…which I have the honor to chair was busy last week. We introduced 7 bills, three of which deal with foster care and family restoration and grandparents rights, their standing in court and compensation for taking care of their grand children, one bill changes the statutes on the citizen’s advisory commission mandating quarterly meetings and publishing their findings. Members will now be appointed by the governor not the courts to assure greater independence. In addition, we introduced a measure which requires the Board of Education to promulgate rules and regulations on uniform separation and restraint of children in special education. A bill which puts parents in control of the education of their autistic kids by having the money follow the child was also introduced. The two bills by the attorney general dealing with human trafficking of minors for sexual exploitation, the sad topic we heard last week, will be assigned to the judiciary committee.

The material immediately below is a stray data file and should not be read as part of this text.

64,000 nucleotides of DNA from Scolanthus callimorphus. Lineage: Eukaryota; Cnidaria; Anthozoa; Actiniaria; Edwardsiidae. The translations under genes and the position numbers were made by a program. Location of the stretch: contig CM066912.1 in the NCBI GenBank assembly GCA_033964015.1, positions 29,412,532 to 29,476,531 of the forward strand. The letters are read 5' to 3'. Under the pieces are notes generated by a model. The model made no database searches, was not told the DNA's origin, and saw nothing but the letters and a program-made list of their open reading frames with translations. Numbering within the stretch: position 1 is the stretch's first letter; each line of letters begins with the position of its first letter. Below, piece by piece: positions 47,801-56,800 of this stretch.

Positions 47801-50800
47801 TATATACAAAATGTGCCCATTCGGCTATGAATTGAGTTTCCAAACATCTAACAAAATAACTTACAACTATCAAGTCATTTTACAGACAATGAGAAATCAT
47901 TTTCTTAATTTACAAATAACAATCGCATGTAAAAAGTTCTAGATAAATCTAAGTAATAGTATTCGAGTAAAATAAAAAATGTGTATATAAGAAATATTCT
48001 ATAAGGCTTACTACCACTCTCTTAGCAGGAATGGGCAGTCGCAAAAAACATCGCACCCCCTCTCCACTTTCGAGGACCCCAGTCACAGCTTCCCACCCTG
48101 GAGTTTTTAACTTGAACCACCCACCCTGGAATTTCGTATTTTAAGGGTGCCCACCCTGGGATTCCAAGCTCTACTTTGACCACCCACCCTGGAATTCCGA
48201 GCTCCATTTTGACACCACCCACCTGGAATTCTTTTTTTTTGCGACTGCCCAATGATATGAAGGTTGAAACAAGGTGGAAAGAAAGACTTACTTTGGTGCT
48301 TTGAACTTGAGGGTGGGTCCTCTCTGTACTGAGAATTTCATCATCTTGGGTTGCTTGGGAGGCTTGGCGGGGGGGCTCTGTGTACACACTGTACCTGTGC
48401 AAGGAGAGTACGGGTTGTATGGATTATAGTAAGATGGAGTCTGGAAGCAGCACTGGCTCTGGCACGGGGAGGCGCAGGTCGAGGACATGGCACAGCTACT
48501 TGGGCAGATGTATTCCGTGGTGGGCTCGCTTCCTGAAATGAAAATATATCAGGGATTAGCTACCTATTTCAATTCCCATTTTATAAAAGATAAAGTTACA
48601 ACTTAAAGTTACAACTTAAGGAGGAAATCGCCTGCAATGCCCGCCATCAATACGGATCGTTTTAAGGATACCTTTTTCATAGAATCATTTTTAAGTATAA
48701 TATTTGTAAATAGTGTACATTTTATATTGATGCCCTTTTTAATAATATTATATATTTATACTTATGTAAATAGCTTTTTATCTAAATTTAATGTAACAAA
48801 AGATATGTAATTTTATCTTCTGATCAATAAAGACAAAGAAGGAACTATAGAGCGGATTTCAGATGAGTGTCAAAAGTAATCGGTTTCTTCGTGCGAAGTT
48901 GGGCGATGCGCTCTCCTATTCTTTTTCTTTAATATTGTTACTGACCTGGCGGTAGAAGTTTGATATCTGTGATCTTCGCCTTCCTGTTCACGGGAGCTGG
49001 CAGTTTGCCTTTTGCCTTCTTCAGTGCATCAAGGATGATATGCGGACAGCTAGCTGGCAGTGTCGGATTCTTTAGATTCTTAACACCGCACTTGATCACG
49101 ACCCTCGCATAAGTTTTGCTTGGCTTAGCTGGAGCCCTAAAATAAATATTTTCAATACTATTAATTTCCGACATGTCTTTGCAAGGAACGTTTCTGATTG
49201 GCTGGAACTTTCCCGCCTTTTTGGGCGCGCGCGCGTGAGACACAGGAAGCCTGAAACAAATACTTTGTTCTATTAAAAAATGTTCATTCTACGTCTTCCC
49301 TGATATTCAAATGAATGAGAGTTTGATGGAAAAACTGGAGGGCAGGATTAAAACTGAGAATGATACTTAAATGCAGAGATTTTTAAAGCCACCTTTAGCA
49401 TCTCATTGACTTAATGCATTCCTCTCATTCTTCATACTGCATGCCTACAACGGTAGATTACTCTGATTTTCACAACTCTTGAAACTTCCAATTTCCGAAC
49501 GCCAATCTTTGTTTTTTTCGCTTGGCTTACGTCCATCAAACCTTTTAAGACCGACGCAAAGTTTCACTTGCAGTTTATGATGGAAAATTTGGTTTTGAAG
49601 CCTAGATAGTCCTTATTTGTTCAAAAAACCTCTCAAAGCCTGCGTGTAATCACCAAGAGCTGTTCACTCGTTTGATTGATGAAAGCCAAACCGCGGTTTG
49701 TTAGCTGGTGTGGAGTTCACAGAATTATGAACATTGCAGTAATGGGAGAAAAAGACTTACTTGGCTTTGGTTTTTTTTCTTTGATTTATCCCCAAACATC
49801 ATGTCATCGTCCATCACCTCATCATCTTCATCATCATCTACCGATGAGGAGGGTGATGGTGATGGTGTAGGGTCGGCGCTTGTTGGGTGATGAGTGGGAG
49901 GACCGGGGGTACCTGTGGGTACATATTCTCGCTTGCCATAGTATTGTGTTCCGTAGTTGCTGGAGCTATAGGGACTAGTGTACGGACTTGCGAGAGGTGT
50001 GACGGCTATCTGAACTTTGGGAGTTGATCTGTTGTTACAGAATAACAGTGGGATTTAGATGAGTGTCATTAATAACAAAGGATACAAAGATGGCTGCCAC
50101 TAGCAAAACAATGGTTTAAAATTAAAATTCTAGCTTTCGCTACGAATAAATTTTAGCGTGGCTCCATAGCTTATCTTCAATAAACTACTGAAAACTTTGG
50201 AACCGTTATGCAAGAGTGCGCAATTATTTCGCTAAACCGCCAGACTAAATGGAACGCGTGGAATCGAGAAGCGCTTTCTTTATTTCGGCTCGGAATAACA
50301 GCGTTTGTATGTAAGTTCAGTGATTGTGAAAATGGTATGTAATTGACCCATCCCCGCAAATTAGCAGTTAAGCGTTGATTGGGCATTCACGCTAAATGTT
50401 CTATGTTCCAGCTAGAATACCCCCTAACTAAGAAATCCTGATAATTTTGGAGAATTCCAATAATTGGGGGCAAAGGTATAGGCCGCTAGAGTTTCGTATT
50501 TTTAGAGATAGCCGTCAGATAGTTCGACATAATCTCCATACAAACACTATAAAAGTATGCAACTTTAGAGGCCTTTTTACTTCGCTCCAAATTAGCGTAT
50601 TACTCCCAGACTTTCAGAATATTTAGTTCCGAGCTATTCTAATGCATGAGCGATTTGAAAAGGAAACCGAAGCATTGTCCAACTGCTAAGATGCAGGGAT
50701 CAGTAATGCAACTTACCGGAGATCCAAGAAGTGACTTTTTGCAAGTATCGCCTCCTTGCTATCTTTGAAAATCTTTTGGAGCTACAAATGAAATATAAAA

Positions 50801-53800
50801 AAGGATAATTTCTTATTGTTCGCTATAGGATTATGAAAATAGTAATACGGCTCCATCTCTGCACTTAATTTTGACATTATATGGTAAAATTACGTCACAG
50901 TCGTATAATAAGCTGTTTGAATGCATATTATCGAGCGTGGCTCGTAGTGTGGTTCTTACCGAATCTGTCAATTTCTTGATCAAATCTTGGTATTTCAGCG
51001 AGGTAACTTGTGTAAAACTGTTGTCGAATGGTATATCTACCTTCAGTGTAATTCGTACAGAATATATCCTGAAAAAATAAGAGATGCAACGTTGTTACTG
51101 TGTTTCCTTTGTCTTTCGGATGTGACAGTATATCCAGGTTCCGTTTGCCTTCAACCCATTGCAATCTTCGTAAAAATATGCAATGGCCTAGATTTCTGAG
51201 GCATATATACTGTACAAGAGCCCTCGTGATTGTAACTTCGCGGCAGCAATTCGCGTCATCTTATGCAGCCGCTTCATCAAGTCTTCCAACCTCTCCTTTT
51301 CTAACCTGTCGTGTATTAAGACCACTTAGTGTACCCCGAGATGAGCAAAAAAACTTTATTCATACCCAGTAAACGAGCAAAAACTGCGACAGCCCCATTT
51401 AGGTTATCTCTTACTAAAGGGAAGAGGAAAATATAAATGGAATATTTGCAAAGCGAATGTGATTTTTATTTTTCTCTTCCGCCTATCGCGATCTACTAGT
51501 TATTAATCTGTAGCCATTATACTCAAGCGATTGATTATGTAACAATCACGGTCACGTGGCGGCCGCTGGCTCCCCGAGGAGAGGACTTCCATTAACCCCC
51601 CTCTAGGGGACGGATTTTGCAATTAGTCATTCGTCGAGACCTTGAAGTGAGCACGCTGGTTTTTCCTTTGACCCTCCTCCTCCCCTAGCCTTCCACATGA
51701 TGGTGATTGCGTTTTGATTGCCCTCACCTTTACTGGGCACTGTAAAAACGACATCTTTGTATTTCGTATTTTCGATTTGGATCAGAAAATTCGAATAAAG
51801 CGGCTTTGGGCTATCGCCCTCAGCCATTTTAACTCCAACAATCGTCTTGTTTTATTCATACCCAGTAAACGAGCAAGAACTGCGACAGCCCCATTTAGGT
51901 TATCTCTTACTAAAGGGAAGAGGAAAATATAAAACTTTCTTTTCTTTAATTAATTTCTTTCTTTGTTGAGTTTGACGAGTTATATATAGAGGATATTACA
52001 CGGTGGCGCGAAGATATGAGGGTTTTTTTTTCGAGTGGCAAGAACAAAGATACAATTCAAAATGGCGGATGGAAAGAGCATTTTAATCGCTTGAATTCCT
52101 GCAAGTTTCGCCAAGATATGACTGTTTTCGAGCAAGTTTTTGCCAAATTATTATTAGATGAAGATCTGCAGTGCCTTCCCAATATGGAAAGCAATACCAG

The committee will hold hearings on these and the other bills introduced before the deadline, to discuss, debate and vet them before voting on whether to recommend them for passage. Remember all committee meetings are open to the public and you are welcome to express your views by testifying.
THE FIRST VOTE
We went on General Orders for the first time last Wednesday and voted final action Thursday on HB 2412 Dissolving the City of Treece (residents were relocated by EPA.) HB 2436 Time limit for Corporation Commission to grant a certificate. Both are non controversial and passed unanimously.
OTHER COMMITTEE ACTION